Senior Swim Testimonial from ACAC Midlothian
Article by Liz S. – acac Midlothian, Aquatics Director
Johnnie Detrick is a swimming rock star! The 82 year old swimmer practices with the acac Midlothian Masters Swim Team, and as recently as 2016, was ranked number one in the world in her age group for multiple events! This past summer, she broke three meet records in the 50, 100, and 200 meter freestyle at the Masters Pan American games held in Orlando. She swam those events in 40.60, 1:41.10, and 3:57.10 respectively. Try as I might, I cannot picture any 82 year old body, even a body as lean and strong as Johnnie’s, swimming down the pool that fast; yet she discusses these feats as casually as one might rattle off a grocery list. I, personally, would be shouting those accomplishments to anyone who would listen, but Johnnie is a humble woman.
It was not until the end of our interview that she even remembered to tell me she is a Masters swimming All-Star, and has been for three years running. To be an All-Star, you have to have the most number one rankings on the top ten lists for all three types of Masters swim meets; short course yards, short course meters, and long course meters. “They gave me a t-shirt (as a prize) the first time I was an All-Star, but it was too small” Johnnie tells me. She did not bother to ask for a bigger size. She also doesn’t always bother to pick up the medals she wins at each meet. Johnnie keeps the medals she does have in a box for her 11 grandchildren and 3 great-grandchildren. When they excel in something, she lets them pick one out to wear. “If my grands enjoy wearing my medals, I hope that will motivate them to go out and win their own.”
How Johnnie Started Swimming at ACAC Midlothian
Motivating others in the community and promoting a healthy lifestyle is one reason Johnnie agreed to talk with me. “Swimming just makes me feel good. I get grumpy if I don’t get to swim.” People of any age can start swimming by learning to swim or taking aquatics classes for exercise. Johnnie did not join the Masters team until age 46 when she and her family moved to Richmond from Wisconsin and she saw an advertisement for the acac team. As a child she swam in the summers, and as a teen she did water ballet with her sister, but serious competition did not start until a year before she first became a grandmother. Johnnie’s daughter has followed her lead and joined a Masters swim team in her own hometown of Denver. Asking how fast her daughter swims, Johnnie smiles, “I can beat her!”
Of course, Johnnie can beat most people. Head Masters coach Dr. Jim M., who started acac’s Master’s team in 1983 and has coached Johnnie ever since, tells a story highlighting Johnnie’s speed. “At one meet another coach asked me why I kept putting an older athlete in the younger age groups for relays. I answered, “Because she’s faster than the younger ones!’”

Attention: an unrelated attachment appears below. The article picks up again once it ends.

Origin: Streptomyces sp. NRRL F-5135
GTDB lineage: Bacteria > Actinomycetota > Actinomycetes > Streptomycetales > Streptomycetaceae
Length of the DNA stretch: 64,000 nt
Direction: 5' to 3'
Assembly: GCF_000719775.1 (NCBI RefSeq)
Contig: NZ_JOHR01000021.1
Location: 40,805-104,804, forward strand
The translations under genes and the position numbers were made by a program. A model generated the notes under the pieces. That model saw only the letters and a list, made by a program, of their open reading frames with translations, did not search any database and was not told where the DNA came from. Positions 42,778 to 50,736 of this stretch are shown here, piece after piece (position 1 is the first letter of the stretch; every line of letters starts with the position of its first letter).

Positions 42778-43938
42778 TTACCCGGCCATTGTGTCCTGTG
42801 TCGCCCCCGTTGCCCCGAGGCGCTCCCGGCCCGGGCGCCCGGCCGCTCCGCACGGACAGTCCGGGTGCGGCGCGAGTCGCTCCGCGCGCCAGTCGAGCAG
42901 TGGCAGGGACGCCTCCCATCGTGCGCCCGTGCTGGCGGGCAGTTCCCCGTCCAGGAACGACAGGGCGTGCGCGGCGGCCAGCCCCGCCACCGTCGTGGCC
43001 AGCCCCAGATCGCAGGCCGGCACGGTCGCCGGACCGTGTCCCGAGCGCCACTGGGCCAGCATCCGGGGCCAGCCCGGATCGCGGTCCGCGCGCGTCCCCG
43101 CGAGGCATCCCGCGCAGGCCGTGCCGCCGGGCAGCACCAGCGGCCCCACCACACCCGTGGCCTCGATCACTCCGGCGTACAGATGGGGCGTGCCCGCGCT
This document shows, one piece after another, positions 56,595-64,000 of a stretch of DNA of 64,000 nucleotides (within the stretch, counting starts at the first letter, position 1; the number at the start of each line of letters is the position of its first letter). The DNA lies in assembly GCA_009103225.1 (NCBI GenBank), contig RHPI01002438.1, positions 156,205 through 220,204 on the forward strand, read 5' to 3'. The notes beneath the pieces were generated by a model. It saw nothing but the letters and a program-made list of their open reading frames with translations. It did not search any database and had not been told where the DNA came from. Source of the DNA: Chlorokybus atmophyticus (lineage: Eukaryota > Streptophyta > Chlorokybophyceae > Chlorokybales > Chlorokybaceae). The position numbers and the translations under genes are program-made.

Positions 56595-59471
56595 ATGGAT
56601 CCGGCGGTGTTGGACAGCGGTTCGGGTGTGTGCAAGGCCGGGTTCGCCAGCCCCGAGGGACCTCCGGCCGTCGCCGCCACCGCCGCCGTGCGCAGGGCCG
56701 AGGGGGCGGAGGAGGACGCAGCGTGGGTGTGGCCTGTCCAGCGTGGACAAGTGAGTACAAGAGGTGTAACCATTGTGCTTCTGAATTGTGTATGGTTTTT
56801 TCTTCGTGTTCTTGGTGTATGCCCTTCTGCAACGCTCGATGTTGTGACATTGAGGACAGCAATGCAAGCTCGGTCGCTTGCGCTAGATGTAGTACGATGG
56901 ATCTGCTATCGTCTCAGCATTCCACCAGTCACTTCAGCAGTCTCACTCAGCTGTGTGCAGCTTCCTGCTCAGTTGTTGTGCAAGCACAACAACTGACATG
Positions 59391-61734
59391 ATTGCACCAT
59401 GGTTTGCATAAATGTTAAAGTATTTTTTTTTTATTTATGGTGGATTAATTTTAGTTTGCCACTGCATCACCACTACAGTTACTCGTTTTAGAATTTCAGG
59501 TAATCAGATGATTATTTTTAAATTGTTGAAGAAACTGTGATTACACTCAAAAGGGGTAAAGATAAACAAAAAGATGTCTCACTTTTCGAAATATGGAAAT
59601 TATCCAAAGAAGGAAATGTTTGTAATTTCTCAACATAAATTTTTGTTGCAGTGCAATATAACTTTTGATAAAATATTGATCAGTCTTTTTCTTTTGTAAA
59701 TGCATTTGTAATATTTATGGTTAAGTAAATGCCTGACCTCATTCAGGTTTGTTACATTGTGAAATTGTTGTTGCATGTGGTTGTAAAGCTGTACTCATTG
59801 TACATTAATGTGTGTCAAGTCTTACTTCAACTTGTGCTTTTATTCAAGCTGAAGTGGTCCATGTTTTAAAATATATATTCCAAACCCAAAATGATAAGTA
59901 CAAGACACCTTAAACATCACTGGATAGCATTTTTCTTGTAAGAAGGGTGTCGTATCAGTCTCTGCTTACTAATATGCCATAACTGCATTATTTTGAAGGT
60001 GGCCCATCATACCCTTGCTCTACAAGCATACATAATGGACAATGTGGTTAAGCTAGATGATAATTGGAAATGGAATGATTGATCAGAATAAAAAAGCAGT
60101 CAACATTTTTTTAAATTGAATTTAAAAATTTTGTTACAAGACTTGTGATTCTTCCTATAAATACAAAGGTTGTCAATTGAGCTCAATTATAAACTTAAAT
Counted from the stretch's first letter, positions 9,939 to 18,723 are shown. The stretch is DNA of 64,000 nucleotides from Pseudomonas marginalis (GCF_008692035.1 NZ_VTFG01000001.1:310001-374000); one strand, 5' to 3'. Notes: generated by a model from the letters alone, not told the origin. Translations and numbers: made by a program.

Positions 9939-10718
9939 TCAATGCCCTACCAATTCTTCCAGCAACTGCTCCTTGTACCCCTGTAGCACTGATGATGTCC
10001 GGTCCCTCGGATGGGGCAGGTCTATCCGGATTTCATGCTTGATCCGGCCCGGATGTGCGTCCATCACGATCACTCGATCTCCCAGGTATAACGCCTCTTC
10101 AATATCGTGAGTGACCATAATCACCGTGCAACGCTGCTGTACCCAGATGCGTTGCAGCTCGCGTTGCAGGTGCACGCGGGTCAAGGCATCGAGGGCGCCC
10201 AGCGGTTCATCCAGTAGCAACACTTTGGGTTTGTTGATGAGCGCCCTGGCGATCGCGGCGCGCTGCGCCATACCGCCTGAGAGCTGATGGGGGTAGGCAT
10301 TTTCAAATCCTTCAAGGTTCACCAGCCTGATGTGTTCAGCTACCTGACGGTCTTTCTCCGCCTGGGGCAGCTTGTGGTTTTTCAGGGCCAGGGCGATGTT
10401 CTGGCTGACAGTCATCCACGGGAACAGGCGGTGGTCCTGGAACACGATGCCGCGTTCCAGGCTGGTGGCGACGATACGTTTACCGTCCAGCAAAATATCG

It turns out Johnnie is a favorite of all of her Masters coaches. Coach Stann B. says, “She is in the 80-84 age bracket, but she is still working to improve. She is always asking me, ‘How does this look?’” Before meets Johnnie comes to the acac Midlothian pool outside of the regular Masters group to practice turns and strokes, making sure she is prepared for competition. “She is amazingly motivated. She truly has the spirit of fitness through competition,” says Coach Jim M. Himself a huge proponent of health through fitness, Coach Jim says, “Johnnie has a degree in nursing. She really gets it.”
Johnnie’s Fitness Routine
When not swimming, Johnnie keeps fit doing group exercise, pilates once a week at acac Midlothian, taking walks, and enjoying stand up paddle boarding on the lake in her neighborhood. Her nonchalant mentioning of regularly paddle boarding at age 82 again floors me. I ask if her husband paddle boards alongside her. “No, he hates water!” Johnnie says. Her husband does not swim with her either. He prefers to bike and circuit weight train, but he is Johnnie’s biggest fan. He travels to all of her swim meets and keeps detailed records of her stats.
At meets, Johnnie enters the sprint and shorter distance events, with freestyle and breaststroke being her best. “I swam the mile (1500 meters) in one meet, but I quit in the middle. The referee came up to see if I was o.k., and I said, ‘Yes, I was just bored!’” Johnnie swam the 500 yard freestyle event in a meet once too, but miscounted the distance and ended up swimming 550 yards. “They stopped the timing system after I touched the wall at 500 yards but then everyone watched me keep going!” These stories don’t seem to embarrass Johnnie at all: she tells them with a giggle and a shrug of her shoulders. If only we could all embrace life the way Johnnie does.
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